Old Wizard at Work
Isaac Stern Auditorium, Carnegie Hall
Wolfgang Amadeus Mozart: Symphonies No. 33 in B flat Major, K. 319, & No. 36 in C Major “Linz”, K. 425 – Piano Concerto No. 20 in D minor, K. 466
Benjamin Grosvenor (piano)
Orchestra of St. Luke’s, Sir Roger Norrington (conductor)
R. Norrington (© Julia Gang)
When nearly thirty years ago, years before his was knighted, Roger Norrington appeared or rather burst on the New York concert scene, he was perceived as an iconoclast, provocateur and enfant-terrible, in addition to being a visionary in the field of what we know as the classical period. As one of the firsts, he demanded a leaner sound, faster tempi and strange arrangements of instruments on stage, all of which allowed him to show us that music we thought we knew very well suddenly sounded fresh and incredibly exciting.
Well, today some of Sir Roger’s revolutionary ideas have become informed performance practice and don’t surprise us as much as then. What remains, as we are confronted with Sir Roger and his erstwhile orchestra, is the old provocateur and showman, a charming showman I need to add: there is something disarming about his blatant appeal to the audience to behave as the audiences have some two centuries ago. Before the concert started, our conductor addressed his audience and implored us to applaud after every movement of the symphony and piano concerto: that of course is not all that difficult to ask for, since some members display their ignorance daily by applauding when it sometimes is very unnecessary (read Fred Kirshnit review of Emanuel Ax recital just two days later, April 22). Whereas that request bothered me less in the case of say first movement of each of the symphonies, it was far less appealing when I awaited an attacca appearance of the finale of the piano concerto. Thus, a nice idea though it may backfire after awhile. As the good salesman that he invariably is, Sir Roger promised his audience that they will be rewarded by a very special encore....if they behave well. Behave they did, and the encore was indeed special: I will come back to it at the end.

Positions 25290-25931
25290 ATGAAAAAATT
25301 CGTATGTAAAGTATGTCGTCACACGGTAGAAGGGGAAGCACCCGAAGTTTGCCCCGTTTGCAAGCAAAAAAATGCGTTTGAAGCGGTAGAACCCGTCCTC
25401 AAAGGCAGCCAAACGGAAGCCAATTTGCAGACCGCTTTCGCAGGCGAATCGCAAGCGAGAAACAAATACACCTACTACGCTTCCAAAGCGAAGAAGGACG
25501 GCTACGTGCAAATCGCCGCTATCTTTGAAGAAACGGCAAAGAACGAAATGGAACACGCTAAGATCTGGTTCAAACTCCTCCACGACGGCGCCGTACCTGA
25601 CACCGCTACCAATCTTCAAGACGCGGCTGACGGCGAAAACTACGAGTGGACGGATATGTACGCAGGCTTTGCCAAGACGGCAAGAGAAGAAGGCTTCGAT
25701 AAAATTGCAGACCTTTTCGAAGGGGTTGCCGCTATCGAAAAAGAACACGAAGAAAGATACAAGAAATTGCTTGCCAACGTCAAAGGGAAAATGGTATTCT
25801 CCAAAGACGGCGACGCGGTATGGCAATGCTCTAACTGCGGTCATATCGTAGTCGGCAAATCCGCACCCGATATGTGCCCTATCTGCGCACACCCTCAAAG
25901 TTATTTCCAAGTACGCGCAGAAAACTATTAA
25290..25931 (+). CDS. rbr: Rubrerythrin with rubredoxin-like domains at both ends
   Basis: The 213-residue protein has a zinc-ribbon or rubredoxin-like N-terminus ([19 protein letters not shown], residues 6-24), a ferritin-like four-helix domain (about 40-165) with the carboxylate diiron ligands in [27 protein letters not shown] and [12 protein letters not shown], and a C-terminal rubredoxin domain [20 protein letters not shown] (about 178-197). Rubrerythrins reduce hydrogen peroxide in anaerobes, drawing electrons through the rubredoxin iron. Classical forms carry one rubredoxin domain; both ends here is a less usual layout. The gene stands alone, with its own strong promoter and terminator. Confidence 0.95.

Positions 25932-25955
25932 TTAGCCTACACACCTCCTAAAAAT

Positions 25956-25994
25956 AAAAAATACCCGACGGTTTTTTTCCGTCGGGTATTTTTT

Nowadays, Sir Roger conducts sitting down, this time in a swivel chair which at the end of each and every movement he’d swing toward the audience, urging it to show appreciation.